Thus, I see a strong Law/Gospel dynamic happening in 5.20 and continuing down to the climax in 5.48: “Therefore be perfect, as your heavenly Father is perfect.” HOW?! Alien righteousness is hinted at as the only possible solution.

    To sum up: I see the SM as continuous with the OT law, explaining its true meaning; but discontinuous with rabbinical interpretation.

    Jesus’ intent appears to be two-fold: to give his followers a third-use type of ethic; but more importantly, to expose to his listeners their own failings in following the Law, so that they will come to the one who has fulfilled the Law, the “narrow gate” of 7.14 (cf. John 10). What does entering the kingdom of heaven require? Merely perfection.

  39. paigebritton said,

    April 2, 2011 at 8:14 pm

    Jeff –
    Thanks for writing all that out! I’m gonna have to make me a chart to keep track of all the permutations of our interpretations… :)

    Hey, I agree about the “bookends” part, good catch. But I think you are reading “law” from the phrase “Law & Prophets” too narrowly, as if it literally means “laws” or “commandments.” What if it means “Moses,” as in, first five books? This is the way the phrase is normally used in the Gospels, and it then makes sense of “fulfill” in a typological way, since the Pentateuch is only partially commandment-laws.

    So, you write, “It is not the Law, but the rabbinical traditions, that are being set aside.” I agree that the “Law” is not being set aside — Jesus is fulfilling it (not least by speaking with authority here). But I am thinking that it is sometimes individual OT “laws” that are set aside, not just rabbinical traditions (though those, too, sometimes).

    Do you see my distinction between “Law” (= Moses) and “laws” (= individual commands)? As long as the “Law” is pointing to Jesus — and it always will, till all is accomplished — it will not be abolished; and yet, the Jesus that it points to can revise or revoke the individual “laws” recorded in the “Law” as he describes the New Covenant ethic. (So, for example, Mark 7:19.)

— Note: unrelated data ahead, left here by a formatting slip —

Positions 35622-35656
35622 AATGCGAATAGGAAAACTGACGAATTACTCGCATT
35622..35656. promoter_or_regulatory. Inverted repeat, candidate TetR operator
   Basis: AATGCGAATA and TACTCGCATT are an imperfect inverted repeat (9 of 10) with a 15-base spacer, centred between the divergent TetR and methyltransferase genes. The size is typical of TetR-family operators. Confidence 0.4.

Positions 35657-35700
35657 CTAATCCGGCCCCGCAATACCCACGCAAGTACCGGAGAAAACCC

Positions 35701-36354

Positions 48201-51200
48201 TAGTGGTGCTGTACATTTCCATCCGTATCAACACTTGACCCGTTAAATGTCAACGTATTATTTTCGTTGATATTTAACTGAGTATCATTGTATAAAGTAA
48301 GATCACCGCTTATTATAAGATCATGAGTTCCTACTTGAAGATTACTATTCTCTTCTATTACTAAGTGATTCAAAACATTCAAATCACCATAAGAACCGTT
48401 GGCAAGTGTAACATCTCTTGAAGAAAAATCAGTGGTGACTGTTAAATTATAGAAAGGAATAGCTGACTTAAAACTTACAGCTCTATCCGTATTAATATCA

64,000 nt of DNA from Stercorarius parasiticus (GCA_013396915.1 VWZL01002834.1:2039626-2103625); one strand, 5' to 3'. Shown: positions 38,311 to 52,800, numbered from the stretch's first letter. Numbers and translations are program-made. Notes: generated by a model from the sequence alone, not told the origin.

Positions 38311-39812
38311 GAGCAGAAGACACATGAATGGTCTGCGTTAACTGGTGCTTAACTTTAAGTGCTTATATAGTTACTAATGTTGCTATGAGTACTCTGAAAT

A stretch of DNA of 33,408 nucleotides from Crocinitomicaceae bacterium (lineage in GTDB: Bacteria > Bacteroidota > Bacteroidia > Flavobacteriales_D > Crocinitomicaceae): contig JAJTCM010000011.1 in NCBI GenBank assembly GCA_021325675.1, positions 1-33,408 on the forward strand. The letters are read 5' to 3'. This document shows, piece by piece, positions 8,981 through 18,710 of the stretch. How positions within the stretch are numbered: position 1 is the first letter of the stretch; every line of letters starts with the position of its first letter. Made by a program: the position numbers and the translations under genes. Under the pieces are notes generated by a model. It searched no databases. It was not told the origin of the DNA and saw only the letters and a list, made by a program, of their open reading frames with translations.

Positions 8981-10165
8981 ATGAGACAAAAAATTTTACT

Re. how Jesus doesn’t say, “It is written…but I say…,” notice how the first & fourth of the pericopes begins with “You have heard that it was said to those of old…,” and if this is a colloquialism (like, “He opened his mouth and began to teach them”) then mightn’t it be referring to the written Scriptures? Because they started out being “said to those of old”! And mightn’t the rest of that phrase even be filled in by his listeners’ minds in the other pericopes? I’m not saying that this limits Jesus’ criticism only to the OT, but that it does not limit Jesus’ criticism only to what the rabbis were teaching.

  40. Vern Crisler said,

    April 2, 2011 at 10:05 pm

    Paige, your distinction still leaves Jesus open to the charge that he is to be called the least in the kingdom of heaven. I’m not sure why you are missing this problem in the new ethic approach.

  41. paigebritton said,

    April 3, 2011 at 6:57 am

    Hey, Vern,
    I wasn’t ignoring your criticism there, I just only had time to chew on Jeff’s ideas yesterday.

    You asked earlier:
    Carson’s idea that Jesus was contradicting the Old Testament moral laws would mean that Jesus should be called least in the kingdom of heaven. Has Carson really thought about where his view leads?

    It would seem that your criticism would only stand if Carson believed that Jesus was always contradicting OT moral laws in the antitheses, and also if he believed “these commandments” in v.19 refers to the moral teaching of the OT (so that if Jesus revoked or revised them, he’d qualify for “least”).

    But in his commentary Carson describes a mix of things happening in those antitheses — correction of popular views, polemics against specific rabbinic distortions (e.g., the entire tractate in the Mishnah devoted to casuistry about oaths), AND Jesus’ extending, revising, & revoking of some laws: the common element is Jesus’ authority to do any of those things.